The above quote, pretty much sums up mine and many others experience of being a working parent. Whilst we talk a lot about attitudes towards working parents having changed, the sad reality is that typically it doesn’t feel that way for many women. Trying to do a great job at two important roles in life – your job and being a parent – can be very stressful and the level of guilt that this evokes can often lead to feelings of anxiety and depression.  

In HR too often we focus on the transactional aspects of parental leave, ensuring the transactional ‘paperwork’ is completed in accordance with policy and process.  We apply a ‘one size fits all’ policy that we roll out time and again, with little thought or time dedicated to the emotional wellbeing and mental health of the parent to be/new parent. Often the wellbeing side of things is left to the line manager to deal with, who typically has very limited experience, understanding or empathy in this space, particularly if they do not have children themselves.

Having recently become a mental health first aider and in my role as of Head of HR, I recognise we need to take a more holistic and personalised approach to supporting new parents in the workplace so that we benefit from the engagement of a fantastic and diverse talent pool of working parents. This change is not going to happen by introducing an amazing, fancy pants policy, process or form, but from small nudges that gradually start to move the dial on attitudes, behaviours, mindsets, assumptions and approaches towards working parents.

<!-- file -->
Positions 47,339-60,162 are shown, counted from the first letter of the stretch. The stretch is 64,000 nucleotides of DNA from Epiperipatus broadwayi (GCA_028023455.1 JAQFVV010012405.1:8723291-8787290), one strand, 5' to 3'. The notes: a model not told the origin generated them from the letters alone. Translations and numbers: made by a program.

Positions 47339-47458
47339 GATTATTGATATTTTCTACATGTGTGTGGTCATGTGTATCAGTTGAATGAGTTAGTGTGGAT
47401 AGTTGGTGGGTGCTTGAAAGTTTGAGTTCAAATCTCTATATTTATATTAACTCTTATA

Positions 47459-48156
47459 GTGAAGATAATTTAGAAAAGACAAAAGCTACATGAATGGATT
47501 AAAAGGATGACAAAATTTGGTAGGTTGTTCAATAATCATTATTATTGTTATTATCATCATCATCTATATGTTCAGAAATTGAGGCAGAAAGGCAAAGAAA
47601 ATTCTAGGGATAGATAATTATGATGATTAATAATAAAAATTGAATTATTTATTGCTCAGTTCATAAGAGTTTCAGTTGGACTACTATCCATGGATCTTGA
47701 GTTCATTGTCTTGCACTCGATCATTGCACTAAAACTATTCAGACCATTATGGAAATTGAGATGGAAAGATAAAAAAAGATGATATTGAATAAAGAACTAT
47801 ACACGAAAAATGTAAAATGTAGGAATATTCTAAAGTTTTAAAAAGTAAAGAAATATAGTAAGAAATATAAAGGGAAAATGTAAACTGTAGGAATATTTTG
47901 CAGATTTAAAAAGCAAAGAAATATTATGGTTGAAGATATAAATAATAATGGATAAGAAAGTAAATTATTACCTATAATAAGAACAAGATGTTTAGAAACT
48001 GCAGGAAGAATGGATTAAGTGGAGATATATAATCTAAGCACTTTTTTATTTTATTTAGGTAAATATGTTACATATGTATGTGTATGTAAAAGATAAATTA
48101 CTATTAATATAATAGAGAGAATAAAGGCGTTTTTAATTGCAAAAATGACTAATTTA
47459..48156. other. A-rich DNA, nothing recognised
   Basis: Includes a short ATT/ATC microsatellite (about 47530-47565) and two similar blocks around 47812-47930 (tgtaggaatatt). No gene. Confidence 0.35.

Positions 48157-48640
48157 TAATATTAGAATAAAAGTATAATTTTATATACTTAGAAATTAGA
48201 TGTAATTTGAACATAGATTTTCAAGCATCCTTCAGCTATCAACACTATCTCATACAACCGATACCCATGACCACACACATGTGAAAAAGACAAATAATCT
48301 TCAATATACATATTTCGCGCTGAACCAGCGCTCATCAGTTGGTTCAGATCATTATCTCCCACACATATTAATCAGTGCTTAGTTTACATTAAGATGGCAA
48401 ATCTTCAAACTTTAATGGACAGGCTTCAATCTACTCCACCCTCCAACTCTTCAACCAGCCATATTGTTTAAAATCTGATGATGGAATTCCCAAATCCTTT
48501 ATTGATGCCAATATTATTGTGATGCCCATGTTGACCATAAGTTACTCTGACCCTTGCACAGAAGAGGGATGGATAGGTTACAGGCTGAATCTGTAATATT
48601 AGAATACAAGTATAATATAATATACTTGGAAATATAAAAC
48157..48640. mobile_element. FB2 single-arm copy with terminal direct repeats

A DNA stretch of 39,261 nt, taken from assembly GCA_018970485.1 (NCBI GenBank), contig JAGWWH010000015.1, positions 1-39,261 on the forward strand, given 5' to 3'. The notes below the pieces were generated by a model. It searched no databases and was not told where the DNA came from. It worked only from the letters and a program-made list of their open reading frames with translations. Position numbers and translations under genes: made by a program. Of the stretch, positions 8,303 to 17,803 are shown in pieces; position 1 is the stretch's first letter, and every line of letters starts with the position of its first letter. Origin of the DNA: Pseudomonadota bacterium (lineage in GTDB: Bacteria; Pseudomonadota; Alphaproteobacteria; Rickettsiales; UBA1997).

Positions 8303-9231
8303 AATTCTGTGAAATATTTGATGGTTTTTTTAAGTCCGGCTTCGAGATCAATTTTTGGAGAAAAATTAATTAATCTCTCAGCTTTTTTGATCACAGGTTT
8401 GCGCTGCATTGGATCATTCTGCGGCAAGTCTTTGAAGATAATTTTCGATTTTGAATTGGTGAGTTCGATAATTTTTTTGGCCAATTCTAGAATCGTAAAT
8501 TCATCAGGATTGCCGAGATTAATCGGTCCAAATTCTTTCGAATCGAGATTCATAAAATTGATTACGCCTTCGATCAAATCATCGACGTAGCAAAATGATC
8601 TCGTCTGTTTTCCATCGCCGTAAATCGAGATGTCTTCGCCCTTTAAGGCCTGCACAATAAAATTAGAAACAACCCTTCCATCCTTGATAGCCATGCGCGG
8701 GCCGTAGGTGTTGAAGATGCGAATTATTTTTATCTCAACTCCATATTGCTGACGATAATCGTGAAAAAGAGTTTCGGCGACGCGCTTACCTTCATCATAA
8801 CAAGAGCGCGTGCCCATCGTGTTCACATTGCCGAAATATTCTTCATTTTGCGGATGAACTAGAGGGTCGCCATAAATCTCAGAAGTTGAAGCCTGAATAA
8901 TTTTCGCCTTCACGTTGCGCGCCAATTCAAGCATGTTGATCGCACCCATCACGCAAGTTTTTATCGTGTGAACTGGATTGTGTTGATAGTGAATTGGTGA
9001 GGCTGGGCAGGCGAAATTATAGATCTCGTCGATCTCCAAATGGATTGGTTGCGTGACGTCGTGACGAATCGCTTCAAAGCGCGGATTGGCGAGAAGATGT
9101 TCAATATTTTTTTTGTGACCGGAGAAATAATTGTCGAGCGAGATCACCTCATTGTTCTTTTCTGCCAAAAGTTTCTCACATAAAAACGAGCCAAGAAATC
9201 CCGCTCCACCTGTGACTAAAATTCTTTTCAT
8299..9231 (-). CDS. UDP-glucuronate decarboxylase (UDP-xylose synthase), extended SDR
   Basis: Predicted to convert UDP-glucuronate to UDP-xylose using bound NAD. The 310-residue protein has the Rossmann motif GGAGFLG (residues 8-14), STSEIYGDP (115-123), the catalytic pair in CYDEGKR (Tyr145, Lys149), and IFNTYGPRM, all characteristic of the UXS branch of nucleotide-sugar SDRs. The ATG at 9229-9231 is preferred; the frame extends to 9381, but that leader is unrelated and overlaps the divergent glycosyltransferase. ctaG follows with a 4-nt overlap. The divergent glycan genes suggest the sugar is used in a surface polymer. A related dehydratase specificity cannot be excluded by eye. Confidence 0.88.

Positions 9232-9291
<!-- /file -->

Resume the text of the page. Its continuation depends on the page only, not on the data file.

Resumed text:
There are 3 ways that I am working to nudge us in the right direction these are:

  • Raising awareness – holding the mirror up to colleagues, leaders and people managers so they are aware of the impact of their behaviour towards parents to be / working parents and simply talking about it, sharing information and articles so that people are more aware about the subject
  • Doing something different – implementing programmes of coaching, training, advice and support for parents to be / working parents and line managers that go beyond the transactional process and policy